Intracellular Assessment of ATP Levels in Caenorhabditis elegans

Authors: Konstantinos Palikaras
Konstantinos PalikarasAffiliation: Institute of Molecular Biology and Biotechnology, Foundation for Research and Technology Hellas, Crete, Greece
Bio-protocol author page: a3832
 and Nektarios Tavernarakis
Nektarios TavernarakisAffiliation 1: Institute of Molecular Biology and Biotechnology, Foundation for Research and Technology Hellas, Crete, Greece
Affiliation 2: Department of Basic Sciences, Faculty of Medicine, University of Crete, Crete, Greece
For correspondence: tavernarakis@imbb.forth.gr
Bio-protocol author page: a3833
date: 12/5/2016, 697 views, 0 Q&A
DOI: https://doi.org/10.21769/BioProtoc.2048.

[Abstract] Eukaryotic cells heavily depend on adenosine triphosphate (ATP) generated by oxidative phosphorylation (OXPHOS) within mitochondria. ATP is the major energy currency molecule, which fuels cell to carry out numerous processes, including growth, differentiation, transportation and cell death among others (Khakh and Burnstock, 2009). Therefore, ATP levels ...

Vascular Smooth Muscle Cell Isolation and Culture from Mouse Aorta

Authors: Callie S. Kwartler
Callie S. KwartlerAffiliation: Department of Internal Medicine, Division of Medical Genetics, University of Texas Health Science Center, Houston, Texas, USA
Bio-protocol author page: a3821
Ping Zhou
Ping ZhouAffiliation: Department of Internal Medicine, Division of Medical Genetics, University of Texas Health Science Center, Houston, Texas, USA
Bio-protocol author page: a3822
Shao-Qing Kuang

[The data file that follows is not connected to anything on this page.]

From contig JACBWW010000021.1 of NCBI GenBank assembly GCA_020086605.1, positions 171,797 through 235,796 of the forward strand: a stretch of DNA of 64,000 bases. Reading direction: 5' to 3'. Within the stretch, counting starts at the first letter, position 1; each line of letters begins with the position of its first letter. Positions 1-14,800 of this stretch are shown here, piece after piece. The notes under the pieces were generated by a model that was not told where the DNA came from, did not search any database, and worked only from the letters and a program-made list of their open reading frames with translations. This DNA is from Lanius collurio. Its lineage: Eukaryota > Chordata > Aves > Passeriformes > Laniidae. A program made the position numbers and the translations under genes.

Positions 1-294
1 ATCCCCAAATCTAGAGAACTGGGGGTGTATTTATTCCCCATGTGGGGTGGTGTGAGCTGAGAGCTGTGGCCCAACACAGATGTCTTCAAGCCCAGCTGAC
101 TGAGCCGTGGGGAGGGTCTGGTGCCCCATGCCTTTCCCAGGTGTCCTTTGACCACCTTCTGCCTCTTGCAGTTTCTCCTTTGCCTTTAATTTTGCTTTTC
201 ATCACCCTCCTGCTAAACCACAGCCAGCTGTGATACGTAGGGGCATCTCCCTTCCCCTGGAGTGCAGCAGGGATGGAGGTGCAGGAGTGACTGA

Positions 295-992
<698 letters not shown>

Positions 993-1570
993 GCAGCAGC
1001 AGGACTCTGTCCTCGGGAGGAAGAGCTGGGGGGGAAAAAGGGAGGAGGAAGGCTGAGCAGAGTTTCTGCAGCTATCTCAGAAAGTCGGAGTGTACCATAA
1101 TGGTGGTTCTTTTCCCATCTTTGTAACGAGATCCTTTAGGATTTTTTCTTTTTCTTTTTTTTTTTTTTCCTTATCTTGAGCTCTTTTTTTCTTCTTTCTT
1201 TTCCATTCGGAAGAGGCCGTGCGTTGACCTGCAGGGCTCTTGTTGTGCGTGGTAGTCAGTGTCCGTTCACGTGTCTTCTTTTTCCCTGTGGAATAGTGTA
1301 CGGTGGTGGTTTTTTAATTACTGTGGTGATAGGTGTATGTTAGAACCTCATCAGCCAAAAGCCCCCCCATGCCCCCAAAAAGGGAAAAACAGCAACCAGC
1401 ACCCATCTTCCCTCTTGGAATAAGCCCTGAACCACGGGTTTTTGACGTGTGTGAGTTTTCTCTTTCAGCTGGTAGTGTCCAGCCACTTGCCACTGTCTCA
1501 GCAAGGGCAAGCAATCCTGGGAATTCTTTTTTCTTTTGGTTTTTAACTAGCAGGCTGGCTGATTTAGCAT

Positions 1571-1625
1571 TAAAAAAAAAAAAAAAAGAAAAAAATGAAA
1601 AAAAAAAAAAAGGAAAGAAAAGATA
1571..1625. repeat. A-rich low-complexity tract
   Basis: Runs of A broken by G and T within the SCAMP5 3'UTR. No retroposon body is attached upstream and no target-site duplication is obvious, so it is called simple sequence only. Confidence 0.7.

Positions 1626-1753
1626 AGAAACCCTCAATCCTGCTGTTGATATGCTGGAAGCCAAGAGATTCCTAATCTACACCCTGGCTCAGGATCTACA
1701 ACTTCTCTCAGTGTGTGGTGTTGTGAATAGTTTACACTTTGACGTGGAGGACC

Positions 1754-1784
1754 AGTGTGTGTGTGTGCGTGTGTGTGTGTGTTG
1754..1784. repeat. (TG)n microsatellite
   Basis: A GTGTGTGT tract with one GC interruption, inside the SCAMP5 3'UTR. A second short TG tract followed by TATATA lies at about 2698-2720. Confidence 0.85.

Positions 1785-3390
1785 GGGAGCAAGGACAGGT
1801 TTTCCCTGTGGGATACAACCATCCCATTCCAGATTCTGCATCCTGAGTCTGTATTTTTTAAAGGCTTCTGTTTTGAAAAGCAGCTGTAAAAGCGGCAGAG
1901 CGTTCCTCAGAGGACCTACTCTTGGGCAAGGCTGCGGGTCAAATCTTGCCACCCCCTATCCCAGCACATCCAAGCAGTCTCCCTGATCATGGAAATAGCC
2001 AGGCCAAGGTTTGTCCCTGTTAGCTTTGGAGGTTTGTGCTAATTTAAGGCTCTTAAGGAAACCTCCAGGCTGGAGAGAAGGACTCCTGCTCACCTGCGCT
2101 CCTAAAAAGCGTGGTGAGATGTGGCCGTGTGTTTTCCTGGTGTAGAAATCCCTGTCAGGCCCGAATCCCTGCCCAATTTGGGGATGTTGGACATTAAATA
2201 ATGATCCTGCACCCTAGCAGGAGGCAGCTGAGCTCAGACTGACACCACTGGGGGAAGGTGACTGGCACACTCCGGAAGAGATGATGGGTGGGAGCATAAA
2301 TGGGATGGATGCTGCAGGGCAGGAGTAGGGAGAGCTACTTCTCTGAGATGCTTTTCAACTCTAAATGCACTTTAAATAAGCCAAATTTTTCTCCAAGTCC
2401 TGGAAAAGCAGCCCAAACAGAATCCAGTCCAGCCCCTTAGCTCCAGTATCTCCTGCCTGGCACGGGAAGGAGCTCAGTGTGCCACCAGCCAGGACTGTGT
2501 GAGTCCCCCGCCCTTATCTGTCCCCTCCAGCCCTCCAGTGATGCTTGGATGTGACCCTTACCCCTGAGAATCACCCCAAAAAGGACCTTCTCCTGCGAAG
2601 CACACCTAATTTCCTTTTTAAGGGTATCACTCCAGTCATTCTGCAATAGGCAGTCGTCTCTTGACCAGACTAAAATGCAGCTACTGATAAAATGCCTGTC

Shao-Qing KuangAffiliation: Department of Internal Medicine, Division of Medical Genetics, University of Texas Health Science Center, Houston, Texas, USA
Bio-protocol author page: a3823
Xue-Yan Duan
Xue-Yan DuanAffiliation: Department of Internal Medicine, Division of Medical Genetics, University of Texas Health Science Center, Houston, Texas, USA
Bio-protocol author page: a3824
Limin Gong
Limin GongAffiliation: Department of Internal Medicine, Division of Medical Genetics, University of Texas Health Science Center, Houston, Texas, USA
Bio-protocol author page: a3825
 and Dianna M. Milewicz
Dianna M. MilewiczAffiliation: Department of Internal Medicine, Division of Medical Genetics, University of Texas Health Science Center, Houston, Texas, USA
For correspondence: Dianna.M.Milewicz@uth.tmc.edu
Bio-protocol author page: a3827
date: 12/5/2016, 700 views, 0 Q&A
DOI: https://doi.org/10.21769/BioProtoc.2045.

[Abstract] Vascular smooth muscle cells (SMC) in the ascending thoracic aorta arise from neural crest cells, whereas SMCs in the descending aorta are derived from the presomitic mesoderm. SMCs play important roles in cardiovascular development and aortic aneurysm formation. This protocol describes the detailed process for explanting ascending and descending SMCs ...

Visualising Differential Growth of Arabidopsis Epidermal Pavement Cells Using Thin Plate Spline Analysis

Authors: William Jonathan Armour
William Jonathan ArmourAffiliation: School of Life and Environmental Sciences, University of Sydney, Sydney, Australia
For correspondence: armour.william@gmail.com
Bio-protocol author page: a3748
Deborah Anne Barton
Deborah Anne BartonAffiliation: School of Life and Environmental Sciences, University of Sydney, Sydney, Australia
Bio-protocol author page: a3749
 and Robyn Lynette Overall
Robyn Lynette OverallAffiliation: School of Life and Environmental Sciences, University of Sydney, Sydney, Australia
Bio-protocol author page: a3750
date: 11/20/2016, 705 views, 0 Q&A
DOI: https://doi.org/10.21769/BioProtoc.2022.

[Abstract] Epidermal pavement cells in Arabidopsis leaves and cotyledons develop from relatively simple shapes to form complex cells that have multiple undulations of varying sizes. Analyzing the growth of individual parts of the cell wall boundaries over time is essential to understanding how pavement cells develop their complex shapes. Thin plate spline analysis ...

Isolation, Culture, and Staining of Single Myofibers

Authors: Yann Simon Gallot
Yann Simon GallotAffiliation: Department of Anatomical Sciences and Neurobiology, University of Louisville School of Medicine, Louisville, USA
Bio-protocol author page: a3535